Fences have big effects on land and wildlife around the world that are rarely measured

Millions of miles of fences crisscross the Earth's surface. They divide ecosystems and affect wild species in ways that often are harmful, but are virtually unstudied.

Wenjing Xu, PhD Candidate in Environmental Science, Policy and Management, University of California, Berkeley • conversation
Nov. 30, 2020 ~10 min

africa ecology australia infrastructure wildlife livestock us-mexico-border-wall ecosystems roads habitat-fragmentation invasive-species predators us-west fences animal-migration

One-fifth of ecosystems in danger of collapse – here’s what that might look like

Humans have caused ecosystems to collapse on purpose for millennia, to grow food or build settlements. But unplanned collapses are a different matter.

John Dearing, Professor of Physical Geography, University of Southampton • conversation
Nov. 24, 2020 ~7 min

climate-change agriculture ecology rainforest coral-reefs ecosystems ecological-crisis ecosystem-collapse

How medieval Christian ideology changed the Polish environment forever – new study

Historians and scientists discovered how colonisation in eastern Europe changed ecosystems – and the societies embedded in them.

Amanda Power, Associate Professor of Medieval History, University of Oxford • conversation
Nov. 20, 2020 ~7 min

forests ecosystems christianity peat poland pagan european-history environmental-history central-and-eastern-europe

Four reasons why restoring nature is the most important endeavour of our time

We must turn pledges into immediate action and restore our ecosystems on a global level.

Jake M. Robinson, Ecologist and PhD Researcher, Department of Landscape, University of Sheffield • conversation
Oct. 6, 2020 ~8 min

biodiversity united-nations interdisciplinarity climate-crisis farming ecosystems future-of-food

Live fast, die small: how global heating is simplifying the world's ecosystems

We studied a rocky shore to see how global changes are playing out within habitats.

Miguel Lurgi, Lecturer in Biosciences, Swansea University • conversation
Sept. 24, 2020 ~6 min

climate-change ecology global-warming predator-prey-interaction ecosystems species global-heating

When hurricanes temporarily halt fishing, marine food webs recover quickly

Hurricane Harvey destroyed the fishing infrastructure of Aransas Bay and reduced fishing by 80% over the following year. This removed humans from the trophic cascade and whole food webs changed.

Joseph W. Reustle, SPIRE Postdoctoral Scholar, University of North Carolina at Chapel Hill • conversation
Sept. 15, 2020 ~6 min

environment fish ecology hurricane fishing food-webs research-brief marine-biology ecosystems texas cyclones gulf-coast trophic-cascade oyster-reefs

How to reverse global wildlife declines by 2050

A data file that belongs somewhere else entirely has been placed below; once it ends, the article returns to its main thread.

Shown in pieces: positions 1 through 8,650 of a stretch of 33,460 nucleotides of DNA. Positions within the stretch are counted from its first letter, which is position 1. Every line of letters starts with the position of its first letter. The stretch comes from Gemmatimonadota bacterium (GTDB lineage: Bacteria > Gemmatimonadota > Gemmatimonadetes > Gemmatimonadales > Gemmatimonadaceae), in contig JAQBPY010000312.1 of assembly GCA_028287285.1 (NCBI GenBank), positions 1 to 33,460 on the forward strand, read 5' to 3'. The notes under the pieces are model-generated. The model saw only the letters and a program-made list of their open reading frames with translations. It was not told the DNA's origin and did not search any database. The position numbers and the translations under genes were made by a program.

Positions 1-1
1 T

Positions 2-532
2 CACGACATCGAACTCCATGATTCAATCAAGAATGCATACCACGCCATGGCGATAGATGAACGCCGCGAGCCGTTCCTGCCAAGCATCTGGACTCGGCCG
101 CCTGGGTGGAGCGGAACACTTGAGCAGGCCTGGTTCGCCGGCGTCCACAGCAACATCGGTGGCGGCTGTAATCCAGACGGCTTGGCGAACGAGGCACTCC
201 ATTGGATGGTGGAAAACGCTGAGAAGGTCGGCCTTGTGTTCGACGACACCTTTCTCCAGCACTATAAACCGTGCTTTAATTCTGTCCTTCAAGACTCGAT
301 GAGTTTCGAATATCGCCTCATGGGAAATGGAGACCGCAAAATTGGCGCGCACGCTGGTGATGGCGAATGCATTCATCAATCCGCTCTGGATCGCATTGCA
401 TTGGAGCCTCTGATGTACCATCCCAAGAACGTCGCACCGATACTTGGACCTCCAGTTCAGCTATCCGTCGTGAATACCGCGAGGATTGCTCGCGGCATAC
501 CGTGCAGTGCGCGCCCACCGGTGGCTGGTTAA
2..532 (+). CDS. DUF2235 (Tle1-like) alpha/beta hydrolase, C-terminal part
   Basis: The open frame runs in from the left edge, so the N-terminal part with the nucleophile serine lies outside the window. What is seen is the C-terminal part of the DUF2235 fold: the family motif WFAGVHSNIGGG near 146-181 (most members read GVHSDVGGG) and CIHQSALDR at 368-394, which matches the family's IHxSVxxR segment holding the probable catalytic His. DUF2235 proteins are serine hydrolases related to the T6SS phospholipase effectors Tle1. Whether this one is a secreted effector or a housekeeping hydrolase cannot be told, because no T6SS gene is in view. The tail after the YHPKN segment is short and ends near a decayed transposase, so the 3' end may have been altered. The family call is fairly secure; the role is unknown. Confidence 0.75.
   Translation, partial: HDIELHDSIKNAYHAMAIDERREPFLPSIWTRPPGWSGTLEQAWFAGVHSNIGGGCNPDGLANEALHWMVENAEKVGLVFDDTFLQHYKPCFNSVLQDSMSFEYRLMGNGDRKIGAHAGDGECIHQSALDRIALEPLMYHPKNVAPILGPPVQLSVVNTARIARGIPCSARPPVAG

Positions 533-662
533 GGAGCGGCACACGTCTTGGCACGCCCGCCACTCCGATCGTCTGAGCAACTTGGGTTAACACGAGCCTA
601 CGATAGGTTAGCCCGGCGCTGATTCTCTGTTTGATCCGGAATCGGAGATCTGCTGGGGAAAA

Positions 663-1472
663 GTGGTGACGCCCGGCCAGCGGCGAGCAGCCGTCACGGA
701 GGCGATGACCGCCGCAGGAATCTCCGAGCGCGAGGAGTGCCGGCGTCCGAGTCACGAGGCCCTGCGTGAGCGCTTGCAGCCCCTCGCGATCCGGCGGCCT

Wildlife populations have plummeted by 68% since 1970. But we have a plan to turn things around.

Piero Visconti, Research Scholar, Ecosystem Services and Management Programme, International Institute for Applied Systems Analysis (IIASA) • conversation
Sept. 14, 2020 ~6 min

conservation biodiversity agriculture wildlife ecosystem-services ecosystems biodiversity-loss sixth-mass-extinction food-systems

Protecting half of the planet is the best way to fight climate change and biodiversity loss – we've mapped the key places to do it

A new plan targets areas around the world that can store carbon and protect large numbers of species. It calls for preserving these lands, working with Indigenous peoples and connecting wild areas.

Greg Asner, Director, Center for Global Discovery and Conservation Science and Professor, Arizona State University • conversation
Sept. 8, 2020 ~9 min

 climate-change  conservation  biodiversity  indigenous-peoples  endangered-species  ecosystems  wildlife-corridors  earth-observation  sixth-mass-extinction  paris-climate-accord  monitoring  connectivity

Parasitic worms in your shellfish lead a creepy but popular lifestyle

Mud blister worms make their homes in the shells of oysters and other shellfish, where they weaken their hosts.

Andrew David, Assistant Professor of Biology, Clarkson University • conversation
June 3, 2020 ~7 min

biology shellfish worms calcium-carbonate aquaculture food-webs ecosystems invasive-species parasites zoology scallops abalone larvae

Huge ecosystems could collapse in less than 50 years – new study

Our findings have worrying implications for the functioning of our planet.

Simon Willcock, Senior Lecturer in Environmental Geography, Bangor University • conversation
March 10, 2020 ~7 min

 climate-change  ecology  tipping-points  ecosystems

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